Nigerian varsities: Saddled with ageing infrastructure
by SAMUEL AWOYINFA (Lagos), MIKE ODIEGWU (Yenagoa), AKINWALE ABOLUWADE (Ibadan), MUDIAGA AFFE (Calabar), FEMI MAKINDE (Ekiti), SUCCESS NWOGU (Ilorin), and JAMES AZANIA (Edo)
Except for the new ones, the average public university in Nigeria is at least three decades old. Unlike old wines that mature with age, however, facilities in these tertiary institutions seem to age as the year passes, with many vice-chancellors promising to upgrade them. From our investigations, many of the universities lack basic infrastructure like regular water supply, sufficient accommodation, well-equipped libraries or functional rest rooms in the halls of residence or in lecture arenas. The story is the same all over, as reported bySAMUEL AWOYINFA (Lagos), MIKE ODIEGWU (Yenagoa), AKINWALE ABOLUWADE (Ibadan), MUDIAGA AFFE (Calabar), FEMI MAKINDE (Ekiti), SUCCESS NWOGU (Ilorin), and JAMES AZANIA (Edo).
The Lagos State University, Ojo, established by the Governor Lateef Jakande administration in 1983, has its own fair share of infrastructure challenges. Though it operates a multi-campus system, its main campus in Ojo has not experienced so much transformation since it was founded 29 years ago. It is still largely an off-campus university because the majority of the students either live in adjoining settlements like Iba, Okokomaiko, Volkswagen, Igando, among others; or come from far flung areas like Victoria Island, Ikoyi, Ikeja, Ogba, etc.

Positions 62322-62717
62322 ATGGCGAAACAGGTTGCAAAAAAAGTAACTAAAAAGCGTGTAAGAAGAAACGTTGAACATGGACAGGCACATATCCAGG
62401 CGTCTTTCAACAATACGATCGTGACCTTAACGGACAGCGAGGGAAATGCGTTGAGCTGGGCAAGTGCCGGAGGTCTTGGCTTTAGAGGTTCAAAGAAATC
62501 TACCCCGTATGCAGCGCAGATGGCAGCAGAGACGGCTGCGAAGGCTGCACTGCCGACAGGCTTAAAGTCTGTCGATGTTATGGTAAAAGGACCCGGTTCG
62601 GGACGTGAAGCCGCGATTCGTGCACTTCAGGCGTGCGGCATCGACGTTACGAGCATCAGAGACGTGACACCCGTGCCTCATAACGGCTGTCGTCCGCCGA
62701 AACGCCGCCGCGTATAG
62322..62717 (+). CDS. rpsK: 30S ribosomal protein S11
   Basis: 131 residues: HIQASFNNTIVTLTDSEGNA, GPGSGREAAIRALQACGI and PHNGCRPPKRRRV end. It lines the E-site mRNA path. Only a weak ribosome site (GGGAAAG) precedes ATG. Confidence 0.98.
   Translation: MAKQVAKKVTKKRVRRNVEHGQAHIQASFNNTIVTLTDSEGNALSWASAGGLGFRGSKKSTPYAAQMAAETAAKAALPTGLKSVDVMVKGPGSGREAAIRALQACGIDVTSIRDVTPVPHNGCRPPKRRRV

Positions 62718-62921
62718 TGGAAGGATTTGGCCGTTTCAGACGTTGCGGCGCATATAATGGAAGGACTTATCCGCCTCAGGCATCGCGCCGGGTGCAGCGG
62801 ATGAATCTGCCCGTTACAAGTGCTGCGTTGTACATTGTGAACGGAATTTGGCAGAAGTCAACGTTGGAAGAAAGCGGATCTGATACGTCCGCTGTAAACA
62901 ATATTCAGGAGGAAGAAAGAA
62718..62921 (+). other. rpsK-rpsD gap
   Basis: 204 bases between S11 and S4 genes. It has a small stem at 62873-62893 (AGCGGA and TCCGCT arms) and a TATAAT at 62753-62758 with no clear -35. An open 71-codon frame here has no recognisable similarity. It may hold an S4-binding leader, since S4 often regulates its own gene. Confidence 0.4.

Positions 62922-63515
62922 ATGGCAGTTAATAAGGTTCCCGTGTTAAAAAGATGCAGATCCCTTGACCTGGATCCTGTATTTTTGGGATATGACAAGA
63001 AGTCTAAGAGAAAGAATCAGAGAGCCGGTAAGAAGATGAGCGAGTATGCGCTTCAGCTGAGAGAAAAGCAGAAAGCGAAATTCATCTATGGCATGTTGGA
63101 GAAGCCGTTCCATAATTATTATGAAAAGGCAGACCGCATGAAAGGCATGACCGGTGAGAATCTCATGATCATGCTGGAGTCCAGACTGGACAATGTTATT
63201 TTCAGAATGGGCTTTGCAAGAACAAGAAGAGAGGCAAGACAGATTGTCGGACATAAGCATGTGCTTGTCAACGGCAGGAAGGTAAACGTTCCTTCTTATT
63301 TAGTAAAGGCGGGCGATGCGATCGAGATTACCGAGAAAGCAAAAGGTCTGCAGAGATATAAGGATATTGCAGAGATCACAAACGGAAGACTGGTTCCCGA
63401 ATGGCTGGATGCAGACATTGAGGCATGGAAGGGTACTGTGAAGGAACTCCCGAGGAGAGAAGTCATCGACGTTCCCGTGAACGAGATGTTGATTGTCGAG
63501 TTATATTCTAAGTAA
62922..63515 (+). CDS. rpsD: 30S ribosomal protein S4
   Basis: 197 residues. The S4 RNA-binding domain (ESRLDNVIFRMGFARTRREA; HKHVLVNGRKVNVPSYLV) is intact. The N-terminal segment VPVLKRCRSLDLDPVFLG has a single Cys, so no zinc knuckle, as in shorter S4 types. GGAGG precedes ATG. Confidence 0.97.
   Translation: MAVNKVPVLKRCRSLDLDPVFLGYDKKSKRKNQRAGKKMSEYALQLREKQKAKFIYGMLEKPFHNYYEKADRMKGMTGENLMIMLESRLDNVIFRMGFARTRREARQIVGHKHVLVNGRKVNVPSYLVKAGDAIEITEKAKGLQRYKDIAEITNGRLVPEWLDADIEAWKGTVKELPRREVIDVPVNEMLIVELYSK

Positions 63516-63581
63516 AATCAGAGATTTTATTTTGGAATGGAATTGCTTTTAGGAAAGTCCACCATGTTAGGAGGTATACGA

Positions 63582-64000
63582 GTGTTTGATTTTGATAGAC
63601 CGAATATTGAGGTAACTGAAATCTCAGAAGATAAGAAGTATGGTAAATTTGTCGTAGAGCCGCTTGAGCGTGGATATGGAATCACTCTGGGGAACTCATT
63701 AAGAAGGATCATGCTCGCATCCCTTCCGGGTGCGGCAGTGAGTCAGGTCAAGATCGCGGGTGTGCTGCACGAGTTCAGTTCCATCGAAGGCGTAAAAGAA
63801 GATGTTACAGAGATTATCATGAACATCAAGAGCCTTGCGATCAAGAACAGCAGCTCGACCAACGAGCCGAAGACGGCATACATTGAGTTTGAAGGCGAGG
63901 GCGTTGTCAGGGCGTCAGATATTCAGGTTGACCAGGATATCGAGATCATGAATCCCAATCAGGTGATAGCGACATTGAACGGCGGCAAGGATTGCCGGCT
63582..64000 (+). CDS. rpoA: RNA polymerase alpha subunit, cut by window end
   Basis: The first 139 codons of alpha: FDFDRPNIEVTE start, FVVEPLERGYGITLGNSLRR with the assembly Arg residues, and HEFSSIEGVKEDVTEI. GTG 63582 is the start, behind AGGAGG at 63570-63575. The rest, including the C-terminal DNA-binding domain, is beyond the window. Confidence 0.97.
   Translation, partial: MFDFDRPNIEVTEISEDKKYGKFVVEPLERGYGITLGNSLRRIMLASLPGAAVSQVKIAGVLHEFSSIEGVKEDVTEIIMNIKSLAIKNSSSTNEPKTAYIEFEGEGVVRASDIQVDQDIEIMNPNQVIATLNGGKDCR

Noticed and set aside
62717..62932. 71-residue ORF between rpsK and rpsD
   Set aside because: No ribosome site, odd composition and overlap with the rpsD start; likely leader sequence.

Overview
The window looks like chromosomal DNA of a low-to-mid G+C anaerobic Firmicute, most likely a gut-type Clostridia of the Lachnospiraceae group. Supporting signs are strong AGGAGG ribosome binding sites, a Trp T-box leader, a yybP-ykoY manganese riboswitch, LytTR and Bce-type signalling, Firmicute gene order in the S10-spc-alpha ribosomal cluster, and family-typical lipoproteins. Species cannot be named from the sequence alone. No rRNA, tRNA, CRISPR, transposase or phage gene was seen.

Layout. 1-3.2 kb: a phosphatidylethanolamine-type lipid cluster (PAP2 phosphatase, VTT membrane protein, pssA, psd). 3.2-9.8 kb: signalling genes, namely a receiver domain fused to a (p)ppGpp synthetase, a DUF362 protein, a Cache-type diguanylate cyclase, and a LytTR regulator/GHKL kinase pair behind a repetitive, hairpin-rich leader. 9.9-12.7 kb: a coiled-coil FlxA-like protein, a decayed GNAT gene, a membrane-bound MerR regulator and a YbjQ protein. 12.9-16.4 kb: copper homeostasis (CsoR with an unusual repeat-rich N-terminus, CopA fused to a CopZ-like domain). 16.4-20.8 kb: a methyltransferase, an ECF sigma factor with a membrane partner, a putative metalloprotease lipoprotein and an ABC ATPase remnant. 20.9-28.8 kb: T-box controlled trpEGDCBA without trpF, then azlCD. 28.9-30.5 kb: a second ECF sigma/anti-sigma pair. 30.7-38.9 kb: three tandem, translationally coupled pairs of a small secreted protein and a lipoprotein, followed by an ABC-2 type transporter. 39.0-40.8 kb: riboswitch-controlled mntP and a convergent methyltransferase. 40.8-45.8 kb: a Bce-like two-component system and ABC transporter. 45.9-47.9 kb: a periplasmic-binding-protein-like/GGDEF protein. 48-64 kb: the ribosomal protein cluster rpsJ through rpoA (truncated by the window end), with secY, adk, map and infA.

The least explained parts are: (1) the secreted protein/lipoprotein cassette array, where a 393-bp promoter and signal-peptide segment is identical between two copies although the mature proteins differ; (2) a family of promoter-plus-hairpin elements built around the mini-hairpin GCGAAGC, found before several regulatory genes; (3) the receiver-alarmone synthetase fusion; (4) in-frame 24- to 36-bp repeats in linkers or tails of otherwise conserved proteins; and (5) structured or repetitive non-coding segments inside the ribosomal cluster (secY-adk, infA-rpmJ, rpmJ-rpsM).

It has other campuses in Epe, Ikorodu Road; and another one housed at Progress College, Abule Egba, among others.
Until the management of the Zenith Bank Plc built an ICT Centre in the institution, the university has only one central library, which could not be classified as an E-Library. Admitting this, the school’s Acting Director of Information, Press and Public Relations, Dr. Sola Fosudo said the ICT Centre built by the bank had become a centre of attraction for students who go there to browse, do their assignments and carry out research via the Internet.
Again, the only department that could be said to be working towards having its own library is the Faculty of Law, housed in a new two-storey building.
Dearth of infrastructural facilities and decay of same where available, are noticeable in almost all the faculties. At the Faculty of Arts, the toilets that serve the students are in bad shape, as many do not have running water. The water closets in one of the toilets built on the open field very close to the L and H lecture rooms have darkened with use, while some of the lids are in various states of disrepair.
Out of the four toilets in this bungalow, three have no doors. And since water does not flow, a big plastic bowl is placed under a tap, which runs in epileptic mode, from which users could draw water for personal cleaning up and flushing.